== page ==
Emergency Preparedness – Be Safe, Not Sorry
On August 7 and 8, 2017, Safety, Health, and Environment (SHE) professionals from Virginia and the Carolinas participated in the 16th annual Environmental, Energy, Health, and Safety School sponsored by the North Carolina Manufacturers Alliance (NCMA) held at the North Carolina State University (NCSU) McKimmon Center in Raleigh, North Carolina. Draper Aden Associates, an NCMA Business Partner, coordinated the “Special Topics” classroom sessions, including a two-part session on Emergency Preparedness.
Most of us along the Atlantic Coast think about hurricanes when we hear “emergency preparedness”, and rightly so! We are now in the middle of hurricane season. The National Oceanic and Atmospheric Administration (NOAA) has predicted 14 to 19 named storms in 2017 and two to five of those could become major hurricanes.
Every business, small or large, should plan against natural hazards such as hurricanes, tornadoes, and floods. But even on a clear day, unexpected incidents could cause your company hardship. Infrastructure failures (computer malware or power outage), human threats (terrorists or disgruntled employees), and the anticipated pandemic influenza can disrupt the workplace and cause devastating consequences. How would your business function if 40% of employees couldn’t come to work due to pandemic, or a ransomware note suddenly appeared on all office computers, or a tornado flattened your warehouse?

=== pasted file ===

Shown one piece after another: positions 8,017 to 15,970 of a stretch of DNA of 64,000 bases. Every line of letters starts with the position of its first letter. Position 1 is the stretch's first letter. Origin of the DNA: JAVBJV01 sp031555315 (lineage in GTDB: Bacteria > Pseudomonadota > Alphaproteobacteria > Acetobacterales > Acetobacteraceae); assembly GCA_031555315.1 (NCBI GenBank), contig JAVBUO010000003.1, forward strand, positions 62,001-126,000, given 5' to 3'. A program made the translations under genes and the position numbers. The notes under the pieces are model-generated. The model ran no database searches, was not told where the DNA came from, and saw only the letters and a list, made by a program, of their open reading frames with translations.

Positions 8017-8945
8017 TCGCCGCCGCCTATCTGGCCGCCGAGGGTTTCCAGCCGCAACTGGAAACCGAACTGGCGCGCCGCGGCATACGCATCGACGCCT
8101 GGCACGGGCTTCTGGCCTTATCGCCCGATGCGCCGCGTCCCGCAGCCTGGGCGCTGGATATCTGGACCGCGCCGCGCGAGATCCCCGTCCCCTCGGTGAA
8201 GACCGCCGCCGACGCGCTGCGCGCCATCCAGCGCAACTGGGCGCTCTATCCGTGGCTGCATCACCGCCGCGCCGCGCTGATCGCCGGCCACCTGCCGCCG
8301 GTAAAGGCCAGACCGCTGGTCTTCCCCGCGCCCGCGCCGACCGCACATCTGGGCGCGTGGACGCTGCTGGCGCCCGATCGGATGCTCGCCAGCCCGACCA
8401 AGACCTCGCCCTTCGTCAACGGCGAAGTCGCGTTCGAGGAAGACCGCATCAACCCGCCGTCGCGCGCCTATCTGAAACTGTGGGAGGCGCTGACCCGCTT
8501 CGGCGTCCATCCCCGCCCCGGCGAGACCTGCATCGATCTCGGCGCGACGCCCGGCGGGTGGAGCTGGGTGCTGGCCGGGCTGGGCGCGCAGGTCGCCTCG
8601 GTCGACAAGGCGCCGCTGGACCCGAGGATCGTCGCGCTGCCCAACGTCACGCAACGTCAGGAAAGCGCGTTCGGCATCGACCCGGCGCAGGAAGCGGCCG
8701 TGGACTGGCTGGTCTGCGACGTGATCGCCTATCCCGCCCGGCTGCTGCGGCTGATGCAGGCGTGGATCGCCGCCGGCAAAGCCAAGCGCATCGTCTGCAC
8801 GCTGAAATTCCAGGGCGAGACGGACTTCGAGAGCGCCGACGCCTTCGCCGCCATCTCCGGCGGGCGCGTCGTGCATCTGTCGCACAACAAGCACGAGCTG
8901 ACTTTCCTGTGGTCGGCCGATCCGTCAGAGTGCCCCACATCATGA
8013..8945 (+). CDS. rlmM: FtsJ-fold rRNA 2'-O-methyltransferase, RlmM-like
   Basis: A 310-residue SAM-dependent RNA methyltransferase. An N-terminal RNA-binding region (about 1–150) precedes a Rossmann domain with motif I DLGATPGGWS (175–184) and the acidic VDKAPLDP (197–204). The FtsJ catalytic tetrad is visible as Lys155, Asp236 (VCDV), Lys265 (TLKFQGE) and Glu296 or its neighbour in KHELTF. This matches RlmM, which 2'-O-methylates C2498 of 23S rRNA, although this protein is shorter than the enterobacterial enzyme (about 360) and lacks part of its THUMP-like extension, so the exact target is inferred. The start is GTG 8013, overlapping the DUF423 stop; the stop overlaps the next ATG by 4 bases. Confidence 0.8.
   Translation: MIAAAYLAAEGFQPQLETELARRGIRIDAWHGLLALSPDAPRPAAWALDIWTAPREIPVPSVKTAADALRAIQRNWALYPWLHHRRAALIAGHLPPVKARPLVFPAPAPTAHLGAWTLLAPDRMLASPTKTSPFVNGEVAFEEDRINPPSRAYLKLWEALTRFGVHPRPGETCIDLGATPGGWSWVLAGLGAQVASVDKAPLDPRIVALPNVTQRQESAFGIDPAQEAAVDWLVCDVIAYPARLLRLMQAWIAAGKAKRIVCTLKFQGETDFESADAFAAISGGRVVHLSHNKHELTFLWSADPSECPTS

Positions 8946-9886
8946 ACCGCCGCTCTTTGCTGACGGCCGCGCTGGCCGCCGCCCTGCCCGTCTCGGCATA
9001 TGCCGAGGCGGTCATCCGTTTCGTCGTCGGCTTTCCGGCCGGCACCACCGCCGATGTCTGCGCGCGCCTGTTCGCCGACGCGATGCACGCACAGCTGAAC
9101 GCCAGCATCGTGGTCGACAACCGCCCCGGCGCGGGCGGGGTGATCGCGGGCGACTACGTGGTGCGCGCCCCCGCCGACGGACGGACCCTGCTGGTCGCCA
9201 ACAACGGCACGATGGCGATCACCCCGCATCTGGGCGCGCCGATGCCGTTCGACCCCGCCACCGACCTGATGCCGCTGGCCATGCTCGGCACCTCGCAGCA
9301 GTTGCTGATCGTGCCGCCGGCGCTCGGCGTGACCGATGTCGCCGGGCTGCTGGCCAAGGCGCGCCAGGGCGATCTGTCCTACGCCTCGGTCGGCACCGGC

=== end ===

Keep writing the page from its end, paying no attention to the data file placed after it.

Some basic considerations are common to any type of disaster. Backup power, emergency communication systems, alternate worksites, food/water, and medical supplies can all be secured and put in place for a variety of needs. You may never need them, but having them ready will improve your recovery from the majority of potential emergencies.
We cannot avoid incidents, but we can minimize the impact through readiness, response, and recovery. Make preparedness a daily consideration of every person in your company at home and at the worksite. Don’t wait for disaster, but plan now.
Resources to Consider:
State and Federal Government Agencies responsible for emergency preparedness and response have developed useful tools to help us plan for the worst. Take advantage of these resources today.
Virginia Department of Emergency Management Prepare and Recover Resources
NC Department of Public Safety Emergency Preparedness Plans
FEMA Preparedness Guide
Homeland Security Active Shooter Preparedness Resource Page
US CDC Pandemic Influenza Website
OSHA Guidance for Pandemic Preparedness